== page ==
Jack Burden is a newspaper reporter who first hears of Willie Stark when his editor sends him to Kanoma County to cover the man. What's special about this nobody running for county treasurer? He's supposedly an honest man. Burden discovers this to be true when he sees Stark delivering a speech and having his son pass out handbills, while the local politicians do their best to intimidate him. Willie Stark is honest and brave. He's also a know-nothing hick whose schoolteacher wife has given him what little education he has. Stark loses the race for treasurer, but later makes his way through law school, becoming an idealistic attorney who fights for what is good. Someone in the governor's employ remembers Stark when the governor needs a patsy to run against him and split the vote of his rival. The fat cats underestimate Stark; but Jack Burden, Stark's biggest supporter, overestimates the man's idealism. To get where he wants to go, Willie Stark is willing to crack a few eggs - which ... Written by
Robert Penn Warren's novel, upon which the film was based, was published in 1946. It went on to win the Pulitzer Prize. Writer-director Robert Rossen purchased the film rights himself, and was then able to broker a deal with Columbia Pictures. He shifted the focus of the novel from the Jack Burden character (played by 'John Ireland' (qv() to Willie Stark. See more »
Near the end of the movie, on the courthouse steps, Stark is shown from the front with Sugar Boy standing directly at his right shoulder. From behind, however, Sugar Boy is nowhere near Stark. See more »
I viewed this film for the first time this past week. It was one of only a few "Best Picture" Oscar winners over the past fifty or sixty years that I had not previously seen. I have found most, but not all, of these films to be absorbing and/or entertaining with the majority deserving of the awards they received. I included this specific film in a personal test that I conducted recently. I initially viewed the current version of this film, which features an impressive cast headed up by Sean Penn, Jude Law, Kate Winslet and Anthony Hopkins. Then I rented this 1949 award winner to compare both versions.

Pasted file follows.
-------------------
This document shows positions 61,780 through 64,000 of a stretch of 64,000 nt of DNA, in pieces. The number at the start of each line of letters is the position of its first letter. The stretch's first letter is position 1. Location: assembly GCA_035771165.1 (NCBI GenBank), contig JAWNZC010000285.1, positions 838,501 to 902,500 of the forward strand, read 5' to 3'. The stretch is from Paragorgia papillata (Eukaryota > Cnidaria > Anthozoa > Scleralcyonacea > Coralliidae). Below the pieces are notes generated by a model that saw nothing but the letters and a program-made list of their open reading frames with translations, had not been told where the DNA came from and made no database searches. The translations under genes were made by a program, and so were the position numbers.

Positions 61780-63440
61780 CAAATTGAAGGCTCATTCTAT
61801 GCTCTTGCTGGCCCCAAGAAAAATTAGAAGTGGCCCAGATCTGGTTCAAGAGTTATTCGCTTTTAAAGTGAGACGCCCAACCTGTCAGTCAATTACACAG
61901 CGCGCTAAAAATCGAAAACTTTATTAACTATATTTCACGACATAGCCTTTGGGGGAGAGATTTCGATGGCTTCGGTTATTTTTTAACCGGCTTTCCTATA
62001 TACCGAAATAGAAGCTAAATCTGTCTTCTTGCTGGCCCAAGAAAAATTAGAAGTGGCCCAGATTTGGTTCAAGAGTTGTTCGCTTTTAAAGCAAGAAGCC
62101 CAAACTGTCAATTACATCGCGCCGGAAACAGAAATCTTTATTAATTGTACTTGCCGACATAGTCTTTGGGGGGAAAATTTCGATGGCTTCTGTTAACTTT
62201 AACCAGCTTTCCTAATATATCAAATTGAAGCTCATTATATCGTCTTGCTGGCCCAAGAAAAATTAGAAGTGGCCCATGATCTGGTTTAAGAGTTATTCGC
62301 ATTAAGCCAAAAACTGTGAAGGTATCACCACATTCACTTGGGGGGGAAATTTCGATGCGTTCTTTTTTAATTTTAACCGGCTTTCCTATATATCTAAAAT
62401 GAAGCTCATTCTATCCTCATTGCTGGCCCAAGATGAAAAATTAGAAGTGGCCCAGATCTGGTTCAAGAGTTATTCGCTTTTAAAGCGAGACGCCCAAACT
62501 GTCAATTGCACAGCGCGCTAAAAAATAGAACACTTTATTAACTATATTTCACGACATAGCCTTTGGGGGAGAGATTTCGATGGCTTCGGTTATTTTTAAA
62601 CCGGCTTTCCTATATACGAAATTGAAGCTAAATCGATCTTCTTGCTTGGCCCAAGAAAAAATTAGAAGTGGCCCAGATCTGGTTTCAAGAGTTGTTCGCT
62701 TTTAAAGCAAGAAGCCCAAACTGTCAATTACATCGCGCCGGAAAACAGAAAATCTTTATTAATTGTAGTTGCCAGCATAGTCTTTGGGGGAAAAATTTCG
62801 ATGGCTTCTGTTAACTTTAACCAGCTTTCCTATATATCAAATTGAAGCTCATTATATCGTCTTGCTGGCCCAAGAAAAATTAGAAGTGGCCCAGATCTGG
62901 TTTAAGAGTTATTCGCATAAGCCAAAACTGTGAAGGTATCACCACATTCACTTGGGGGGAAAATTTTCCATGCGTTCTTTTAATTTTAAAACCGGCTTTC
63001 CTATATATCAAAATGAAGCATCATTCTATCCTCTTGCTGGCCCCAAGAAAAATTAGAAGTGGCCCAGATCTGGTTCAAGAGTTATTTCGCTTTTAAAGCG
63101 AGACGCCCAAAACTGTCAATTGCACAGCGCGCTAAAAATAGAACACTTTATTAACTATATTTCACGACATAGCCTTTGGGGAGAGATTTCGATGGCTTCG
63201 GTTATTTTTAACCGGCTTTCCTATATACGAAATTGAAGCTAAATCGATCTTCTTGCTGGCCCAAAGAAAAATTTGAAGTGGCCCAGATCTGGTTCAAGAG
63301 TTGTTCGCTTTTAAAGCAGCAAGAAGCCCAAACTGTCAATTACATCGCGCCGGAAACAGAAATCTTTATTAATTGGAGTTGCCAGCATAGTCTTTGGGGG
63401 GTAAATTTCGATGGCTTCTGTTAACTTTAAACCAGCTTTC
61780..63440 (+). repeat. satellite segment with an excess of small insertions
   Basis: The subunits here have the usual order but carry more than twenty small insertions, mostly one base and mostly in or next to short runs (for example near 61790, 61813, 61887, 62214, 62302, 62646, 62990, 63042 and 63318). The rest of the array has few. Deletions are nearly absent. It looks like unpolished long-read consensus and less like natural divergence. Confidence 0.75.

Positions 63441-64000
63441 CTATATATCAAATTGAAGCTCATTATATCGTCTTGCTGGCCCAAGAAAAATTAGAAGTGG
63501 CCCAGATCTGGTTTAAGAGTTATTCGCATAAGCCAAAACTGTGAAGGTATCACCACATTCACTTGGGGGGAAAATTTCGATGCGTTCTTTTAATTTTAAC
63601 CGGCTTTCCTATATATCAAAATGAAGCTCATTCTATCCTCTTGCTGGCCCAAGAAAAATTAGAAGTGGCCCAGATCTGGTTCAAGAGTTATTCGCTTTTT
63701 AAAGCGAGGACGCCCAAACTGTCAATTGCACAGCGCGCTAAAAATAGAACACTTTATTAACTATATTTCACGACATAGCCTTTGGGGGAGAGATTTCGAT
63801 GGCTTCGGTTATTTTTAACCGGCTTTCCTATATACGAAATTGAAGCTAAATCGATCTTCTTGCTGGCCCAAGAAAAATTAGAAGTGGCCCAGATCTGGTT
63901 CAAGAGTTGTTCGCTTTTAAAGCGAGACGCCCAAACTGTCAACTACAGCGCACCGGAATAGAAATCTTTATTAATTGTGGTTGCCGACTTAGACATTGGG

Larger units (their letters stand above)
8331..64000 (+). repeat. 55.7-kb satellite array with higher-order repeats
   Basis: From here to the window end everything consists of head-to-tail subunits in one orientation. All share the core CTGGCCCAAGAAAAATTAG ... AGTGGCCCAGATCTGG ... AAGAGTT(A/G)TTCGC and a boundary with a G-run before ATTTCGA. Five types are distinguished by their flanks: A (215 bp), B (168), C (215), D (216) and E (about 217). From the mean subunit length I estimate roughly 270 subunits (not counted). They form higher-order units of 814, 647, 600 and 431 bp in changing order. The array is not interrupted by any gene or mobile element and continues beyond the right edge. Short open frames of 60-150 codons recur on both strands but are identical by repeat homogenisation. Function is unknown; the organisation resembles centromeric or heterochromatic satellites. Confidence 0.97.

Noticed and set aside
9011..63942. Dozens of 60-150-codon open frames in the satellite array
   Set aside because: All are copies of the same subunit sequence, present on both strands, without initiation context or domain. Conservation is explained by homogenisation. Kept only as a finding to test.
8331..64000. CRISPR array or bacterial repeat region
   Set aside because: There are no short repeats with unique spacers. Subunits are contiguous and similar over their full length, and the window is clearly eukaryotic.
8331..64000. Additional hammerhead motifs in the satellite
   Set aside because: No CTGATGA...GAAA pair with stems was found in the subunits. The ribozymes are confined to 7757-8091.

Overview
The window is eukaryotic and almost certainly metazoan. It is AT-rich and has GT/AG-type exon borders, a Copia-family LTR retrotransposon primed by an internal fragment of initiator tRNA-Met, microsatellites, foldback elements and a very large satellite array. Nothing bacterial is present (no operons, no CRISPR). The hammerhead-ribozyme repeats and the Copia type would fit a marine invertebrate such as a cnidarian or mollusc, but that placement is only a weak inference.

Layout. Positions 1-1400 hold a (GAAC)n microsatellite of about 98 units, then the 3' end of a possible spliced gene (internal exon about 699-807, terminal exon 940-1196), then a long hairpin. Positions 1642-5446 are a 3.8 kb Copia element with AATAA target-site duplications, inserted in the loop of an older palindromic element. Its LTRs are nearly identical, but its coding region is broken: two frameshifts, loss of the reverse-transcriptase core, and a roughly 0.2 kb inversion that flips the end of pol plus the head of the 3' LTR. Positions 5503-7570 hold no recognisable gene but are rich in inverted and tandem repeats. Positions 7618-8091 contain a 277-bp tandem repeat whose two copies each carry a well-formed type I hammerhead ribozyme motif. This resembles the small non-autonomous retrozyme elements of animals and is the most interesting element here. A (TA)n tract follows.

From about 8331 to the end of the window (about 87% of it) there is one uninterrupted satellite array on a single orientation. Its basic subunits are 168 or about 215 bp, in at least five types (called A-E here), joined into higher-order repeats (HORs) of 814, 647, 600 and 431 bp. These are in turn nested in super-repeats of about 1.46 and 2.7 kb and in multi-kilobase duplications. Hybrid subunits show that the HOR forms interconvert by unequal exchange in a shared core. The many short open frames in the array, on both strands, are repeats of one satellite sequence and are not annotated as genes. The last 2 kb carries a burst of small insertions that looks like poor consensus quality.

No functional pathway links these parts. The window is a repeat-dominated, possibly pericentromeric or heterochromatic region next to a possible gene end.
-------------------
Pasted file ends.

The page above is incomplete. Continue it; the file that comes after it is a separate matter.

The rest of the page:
I am aware that when you first see a film or program that you find to be an excellent presentation and then you view a newer version of the same entity, the normal tendency is to find the new version not up to the standards of the original due to the unfairly high expectations. For the test conducted, I switched viewing order of the two versions. I anticipated finding the newer version more rewarding due to the more than half century difference in the two presentations and the fact that Sean Penn and Anthony Hopkins have each artistically created several roles which I have found to be top of the line performances. It did not work out that way in this case. I found the 1949 version withstood the test of time and in my opinion was the superior production. This had to do with several factors, the primary one being that the screen play of the older version seemed to be better paced and the presentation flowed more evenly. I believe this version more closely followed the novel and the depiction of the central character "Willie Stark". The novel loosely based this character on real life Louisiana politician "Huey Long". I concluded that the newer version tried to capture more of Longs' character along with his political successes and failures. In doing so it lost some of the novels flow and impact.
Both versions have excellent casts and the performances given by both Sean Penn and Broderick Crawford (Oscar winning) as Willie Stark are first rate. I consider this version to be a top 25 all time political drama and gave it an 8 out of 10 IMDb rating, but I would recommend both versions for fans of semi-biographical political dramas.
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